A Big 12 television network will not be coming to your cable package anytime soon, according to Chip Brown of Horns Digest.
Brown cites multiple sources who say conference presidents and chancellors will not vote to create a new conference television network nor expand the conference at their meetings next week.
The Big 12 has made some noise about creating a cable network to rival that of the Big Ten, Pac-12, and SEC but apparently have cooled on the idea.
Though the Big Ten Network has brought huge revenues to Jim Delany and Fox and the ESPN-run SEC Network has done well in its first two years, the window may have closed on launching a sports network as the Pac-12 Network has struggled to find distribution as have other recent upstarts like Time Warner’s Dodger channel and the ill fated CSN Houston. Coupled with the fact that the Big 12 has only ten teams (9 really from a network standpoint given the Longhorn Network holds third tier television rights for Texas) and somewhat less geographical and audience reach than its counterparts, reality may have set in for the conference as they took stock of the cable industry in flux amid rampant cord-cutting.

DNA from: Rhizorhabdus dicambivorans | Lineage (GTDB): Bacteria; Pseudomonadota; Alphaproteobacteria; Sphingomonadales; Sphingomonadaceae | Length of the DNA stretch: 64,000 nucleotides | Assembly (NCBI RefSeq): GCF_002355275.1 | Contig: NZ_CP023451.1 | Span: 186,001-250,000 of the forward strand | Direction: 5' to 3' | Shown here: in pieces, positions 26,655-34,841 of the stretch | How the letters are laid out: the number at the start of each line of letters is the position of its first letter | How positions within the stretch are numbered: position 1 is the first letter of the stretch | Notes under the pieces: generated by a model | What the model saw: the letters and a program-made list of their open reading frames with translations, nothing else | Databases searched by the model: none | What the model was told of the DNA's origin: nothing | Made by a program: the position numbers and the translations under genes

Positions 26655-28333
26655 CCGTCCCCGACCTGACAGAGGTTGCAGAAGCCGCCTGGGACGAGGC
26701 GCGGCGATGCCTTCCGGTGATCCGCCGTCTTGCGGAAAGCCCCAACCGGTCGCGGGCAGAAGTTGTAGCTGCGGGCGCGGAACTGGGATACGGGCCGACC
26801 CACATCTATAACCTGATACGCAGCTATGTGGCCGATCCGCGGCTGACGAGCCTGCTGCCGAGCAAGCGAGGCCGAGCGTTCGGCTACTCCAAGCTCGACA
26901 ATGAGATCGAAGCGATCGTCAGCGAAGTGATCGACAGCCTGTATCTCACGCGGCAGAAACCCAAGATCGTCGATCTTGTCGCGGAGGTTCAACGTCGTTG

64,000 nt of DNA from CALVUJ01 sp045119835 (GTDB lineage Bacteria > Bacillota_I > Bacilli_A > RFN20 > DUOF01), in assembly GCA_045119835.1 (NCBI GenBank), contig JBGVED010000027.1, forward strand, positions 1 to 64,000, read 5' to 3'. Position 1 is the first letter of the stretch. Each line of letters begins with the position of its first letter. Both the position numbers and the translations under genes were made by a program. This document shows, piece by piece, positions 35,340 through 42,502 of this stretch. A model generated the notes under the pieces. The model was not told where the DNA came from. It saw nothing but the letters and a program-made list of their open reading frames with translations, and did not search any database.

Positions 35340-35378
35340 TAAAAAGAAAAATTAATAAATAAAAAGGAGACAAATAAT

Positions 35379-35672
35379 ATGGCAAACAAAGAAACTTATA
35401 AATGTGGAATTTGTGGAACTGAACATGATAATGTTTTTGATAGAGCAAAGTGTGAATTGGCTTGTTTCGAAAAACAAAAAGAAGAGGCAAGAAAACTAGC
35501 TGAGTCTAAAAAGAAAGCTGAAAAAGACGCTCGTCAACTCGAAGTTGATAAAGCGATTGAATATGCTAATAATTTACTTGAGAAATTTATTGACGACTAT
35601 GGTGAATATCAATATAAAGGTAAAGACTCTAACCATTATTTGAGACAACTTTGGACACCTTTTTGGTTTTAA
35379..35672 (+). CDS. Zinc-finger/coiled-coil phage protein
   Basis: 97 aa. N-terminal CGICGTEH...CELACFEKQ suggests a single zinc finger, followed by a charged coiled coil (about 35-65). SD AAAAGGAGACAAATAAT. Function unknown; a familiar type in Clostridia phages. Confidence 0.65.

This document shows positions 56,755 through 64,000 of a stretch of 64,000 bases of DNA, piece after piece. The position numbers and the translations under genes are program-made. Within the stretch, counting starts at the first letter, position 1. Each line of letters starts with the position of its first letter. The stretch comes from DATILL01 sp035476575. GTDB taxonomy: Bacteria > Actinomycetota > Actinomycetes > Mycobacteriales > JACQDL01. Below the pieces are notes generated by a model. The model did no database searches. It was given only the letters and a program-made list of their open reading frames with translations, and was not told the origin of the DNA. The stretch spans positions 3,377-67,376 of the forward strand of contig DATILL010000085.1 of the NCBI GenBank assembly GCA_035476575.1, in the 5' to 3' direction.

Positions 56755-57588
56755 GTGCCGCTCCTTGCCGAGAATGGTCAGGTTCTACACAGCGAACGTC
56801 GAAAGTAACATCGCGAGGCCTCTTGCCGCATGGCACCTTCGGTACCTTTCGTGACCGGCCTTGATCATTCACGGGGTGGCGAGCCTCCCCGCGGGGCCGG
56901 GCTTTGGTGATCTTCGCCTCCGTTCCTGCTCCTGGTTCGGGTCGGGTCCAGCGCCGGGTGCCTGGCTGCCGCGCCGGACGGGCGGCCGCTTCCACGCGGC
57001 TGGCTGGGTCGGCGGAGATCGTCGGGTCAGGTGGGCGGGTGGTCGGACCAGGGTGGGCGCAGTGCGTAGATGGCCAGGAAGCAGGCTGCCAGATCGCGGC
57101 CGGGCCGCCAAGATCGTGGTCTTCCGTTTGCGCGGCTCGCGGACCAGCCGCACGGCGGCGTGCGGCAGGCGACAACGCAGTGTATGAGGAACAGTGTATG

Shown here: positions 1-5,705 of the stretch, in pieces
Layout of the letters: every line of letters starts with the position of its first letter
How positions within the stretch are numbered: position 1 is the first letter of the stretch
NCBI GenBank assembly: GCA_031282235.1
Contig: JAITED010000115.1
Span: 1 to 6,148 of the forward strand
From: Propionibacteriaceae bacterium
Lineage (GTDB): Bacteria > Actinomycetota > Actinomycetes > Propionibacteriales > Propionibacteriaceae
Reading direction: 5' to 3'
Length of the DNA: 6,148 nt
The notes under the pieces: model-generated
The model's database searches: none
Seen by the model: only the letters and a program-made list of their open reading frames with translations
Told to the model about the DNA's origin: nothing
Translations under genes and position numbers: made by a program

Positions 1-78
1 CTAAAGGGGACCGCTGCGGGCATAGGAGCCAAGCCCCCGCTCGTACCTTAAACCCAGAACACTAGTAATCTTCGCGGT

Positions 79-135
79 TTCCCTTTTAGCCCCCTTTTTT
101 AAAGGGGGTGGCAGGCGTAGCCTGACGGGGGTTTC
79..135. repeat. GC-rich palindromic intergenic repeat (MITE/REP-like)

Speaking on the SI Media Podcast last week, Sports Business Daily reporter John Ourand had some candid thoughts on the reality of starting a network in 2016:
“The idea of launching of a television network right now in 2016, I think…I’m just going to come right out and say it- I think it’s idiotic.”
“You’re seeing a whole industry contract a little bit and the idea that there is a pot of gold that is sitting there for these college conference networks….it doesn’t exist anymore.”
“If I were a consultant in media, I would tell these guys, just sit on your butt and collect these big rights fees that are out there that companies are still paying,” Ourand said. “I don’t see a huge upside to owning the channel. Just take a look at NFL Network. It’s a completely successful network, it’s actually making money for the NFL, but what’s their endgame? Who’s going to buy the NFL Network, which is solely dependent on live sports rights from the NFL?”
The point is, why should Big 12 schools invest in a high-risk network when they can just relax and collect millions of dollars from a massive rights deal with ESPN and Fox especially if both of those conferences didn’t think a network was feasible and would not participate in a joint venture.
Now, Brown does not have a foolproof record on news-breaking, so maybe we should take the news that the Big 12 won’t jump into the TV game with a grain of salt, but it makes plenty of sense that Big 12 decision-makers would be staying away from the cable business right now.
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